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Faculty of Economics

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Ambrus, A. and Elliott, M.

Investments in Social Ties, Risk Sharing and Inequality


Abstract: This paper investigates stable and efficient networks in the context of risk-sharing, when it is costly to establish and maintain relationships that facilitate risk-sharing. We find a novel trade-off between efficiency and equality. The most stable efficient networks also generate the most inequality. The result extends to correlated income structures with individuals split into groups, such that incomes across groups are less correlated but these relationships are more costly. We find that more central agents have better incentives to form across-group links, reaffirming the efficiency benefits of having highly central agents and thus the efficiency inequality trade-off. Our results are robust to many extensions. In general, endogenously formed networks in the risk sharing context tend to exhibit highly asymmetric structures, and stark inequalities in consumption levels.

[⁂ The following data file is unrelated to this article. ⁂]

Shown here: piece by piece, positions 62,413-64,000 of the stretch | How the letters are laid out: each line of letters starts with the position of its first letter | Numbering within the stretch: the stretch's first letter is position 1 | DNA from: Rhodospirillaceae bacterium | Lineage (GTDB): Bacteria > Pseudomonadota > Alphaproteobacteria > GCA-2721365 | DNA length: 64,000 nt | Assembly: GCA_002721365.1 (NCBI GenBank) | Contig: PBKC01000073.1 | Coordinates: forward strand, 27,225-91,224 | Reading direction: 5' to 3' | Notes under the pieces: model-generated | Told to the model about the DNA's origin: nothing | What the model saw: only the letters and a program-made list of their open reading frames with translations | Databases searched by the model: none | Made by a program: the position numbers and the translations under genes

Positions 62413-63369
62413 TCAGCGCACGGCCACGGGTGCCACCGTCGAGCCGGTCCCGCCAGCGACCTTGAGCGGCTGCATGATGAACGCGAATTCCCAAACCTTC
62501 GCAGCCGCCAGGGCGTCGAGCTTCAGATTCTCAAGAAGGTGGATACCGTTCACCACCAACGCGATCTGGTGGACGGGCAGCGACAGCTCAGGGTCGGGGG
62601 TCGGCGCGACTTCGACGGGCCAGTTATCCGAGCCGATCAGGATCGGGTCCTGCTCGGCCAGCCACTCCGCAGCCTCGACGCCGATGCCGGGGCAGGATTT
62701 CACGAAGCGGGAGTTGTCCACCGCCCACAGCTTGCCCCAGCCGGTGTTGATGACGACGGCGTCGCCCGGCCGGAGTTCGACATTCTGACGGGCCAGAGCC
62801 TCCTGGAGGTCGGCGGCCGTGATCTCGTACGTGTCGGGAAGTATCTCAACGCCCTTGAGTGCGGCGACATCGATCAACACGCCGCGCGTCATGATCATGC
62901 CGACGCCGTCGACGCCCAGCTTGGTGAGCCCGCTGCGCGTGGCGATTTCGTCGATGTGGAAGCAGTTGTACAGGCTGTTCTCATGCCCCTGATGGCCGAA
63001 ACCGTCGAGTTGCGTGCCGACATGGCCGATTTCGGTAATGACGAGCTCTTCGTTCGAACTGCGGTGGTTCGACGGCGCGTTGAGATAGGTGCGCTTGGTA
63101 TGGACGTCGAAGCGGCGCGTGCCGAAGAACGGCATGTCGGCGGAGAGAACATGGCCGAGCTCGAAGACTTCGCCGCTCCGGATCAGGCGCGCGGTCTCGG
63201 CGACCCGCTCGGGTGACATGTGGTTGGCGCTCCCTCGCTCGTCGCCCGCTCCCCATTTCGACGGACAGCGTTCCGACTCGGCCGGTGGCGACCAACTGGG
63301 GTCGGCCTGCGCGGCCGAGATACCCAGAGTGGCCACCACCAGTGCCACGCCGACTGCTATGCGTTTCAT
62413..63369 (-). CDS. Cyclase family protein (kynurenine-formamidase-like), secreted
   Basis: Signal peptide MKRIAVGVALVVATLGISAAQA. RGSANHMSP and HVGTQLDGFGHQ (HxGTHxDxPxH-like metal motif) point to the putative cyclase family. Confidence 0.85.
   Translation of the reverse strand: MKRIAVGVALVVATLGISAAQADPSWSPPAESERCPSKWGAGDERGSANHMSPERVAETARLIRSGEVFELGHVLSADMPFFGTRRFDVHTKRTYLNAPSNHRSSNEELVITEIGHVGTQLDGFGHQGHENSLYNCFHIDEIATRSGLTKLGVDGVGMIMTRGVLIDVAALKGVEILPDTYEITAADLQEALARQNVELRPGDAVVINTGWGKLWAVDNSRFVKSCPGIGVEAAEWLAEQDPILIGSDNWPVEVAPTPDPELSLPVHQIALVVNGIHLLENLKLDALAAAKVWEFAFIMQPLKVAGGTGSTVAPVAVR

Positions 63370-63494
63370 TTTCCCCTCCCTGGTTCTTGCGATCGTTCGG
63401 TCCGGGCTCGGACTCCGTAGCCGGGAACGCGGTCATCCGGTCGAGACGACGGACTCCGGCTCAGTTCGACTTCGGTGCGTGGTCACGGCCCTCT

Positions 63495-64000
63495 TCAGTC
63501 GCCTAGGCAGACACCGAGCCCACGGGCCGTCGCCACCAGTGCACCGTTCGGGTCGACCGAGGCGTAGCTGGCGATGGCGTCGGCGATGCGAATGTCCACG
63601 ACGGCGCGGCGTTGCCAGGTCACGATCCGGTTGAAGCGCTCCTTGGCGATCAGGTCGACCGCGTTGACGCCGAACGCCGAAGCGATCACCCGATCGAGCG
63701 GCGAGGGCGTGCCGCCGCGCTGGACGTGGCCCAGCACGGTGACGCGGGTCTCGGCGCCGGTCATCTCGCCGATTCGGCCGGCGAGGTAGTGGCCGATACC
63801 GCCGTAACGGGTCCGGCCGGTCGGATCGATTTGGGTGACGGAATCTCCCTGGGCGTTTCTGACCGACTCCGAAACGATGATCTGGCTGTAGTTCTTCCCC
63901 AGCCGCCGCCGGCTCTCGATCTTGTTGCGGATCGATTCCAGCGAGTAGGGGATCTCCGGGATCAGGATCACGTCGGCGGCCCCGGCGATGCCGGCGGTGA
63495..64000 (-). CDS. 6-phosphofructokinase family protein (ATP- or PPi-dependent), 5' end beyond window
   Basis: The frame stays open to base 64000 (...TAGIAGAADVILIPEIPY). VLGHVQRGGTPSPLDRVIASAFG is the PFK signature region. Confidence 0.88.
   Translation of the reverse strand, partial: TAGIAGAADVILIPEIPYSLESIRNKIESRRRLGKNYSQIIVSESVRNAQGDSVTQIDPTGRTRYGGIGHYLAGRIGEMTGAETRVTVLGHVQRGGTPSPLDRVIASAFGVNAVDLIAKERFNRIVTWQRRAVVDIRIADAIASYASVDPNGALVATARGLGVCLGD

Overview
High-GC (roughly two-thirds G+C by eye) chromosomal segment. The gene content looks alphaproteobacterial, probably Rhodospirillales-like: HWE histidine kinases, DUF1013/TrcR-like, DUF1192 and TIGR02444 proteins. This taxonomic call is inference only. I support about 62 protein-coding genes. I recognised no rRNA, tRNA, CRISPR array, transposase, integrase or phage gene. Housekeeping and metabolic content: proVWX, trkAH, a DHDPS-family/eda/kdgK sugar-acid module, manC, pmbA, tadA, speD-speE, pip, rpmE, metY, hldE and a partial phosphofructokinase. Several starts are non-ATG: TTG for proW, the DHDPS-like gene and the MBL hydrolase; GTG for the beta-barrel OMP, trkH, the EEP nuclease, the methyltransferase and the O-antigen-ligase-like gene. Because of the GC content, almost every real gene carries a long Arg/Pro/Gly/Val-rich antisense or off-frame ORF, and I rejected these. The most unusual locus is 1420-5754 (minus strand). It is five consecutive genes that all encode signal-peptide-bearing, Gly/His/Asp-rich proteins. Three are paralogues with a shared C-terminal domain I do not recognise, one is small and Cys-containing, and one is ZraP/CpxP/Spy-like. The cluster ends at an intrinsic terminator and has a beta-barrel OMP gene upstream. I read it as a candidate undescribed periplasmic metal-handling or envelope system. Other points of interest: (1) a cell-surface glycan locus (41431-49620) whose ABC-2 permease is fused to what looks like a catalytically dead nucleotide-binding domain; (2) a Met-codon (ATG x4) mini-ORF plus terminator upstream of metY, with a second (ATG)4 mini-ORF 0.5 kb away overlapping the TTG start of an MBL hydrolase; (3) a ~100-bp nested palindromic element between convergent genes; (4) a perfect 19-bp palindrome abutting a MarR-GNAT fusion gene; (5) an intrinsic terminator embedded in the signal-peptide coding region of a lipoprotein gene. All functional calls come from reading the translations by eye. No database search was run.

Author links: Matthew Elliott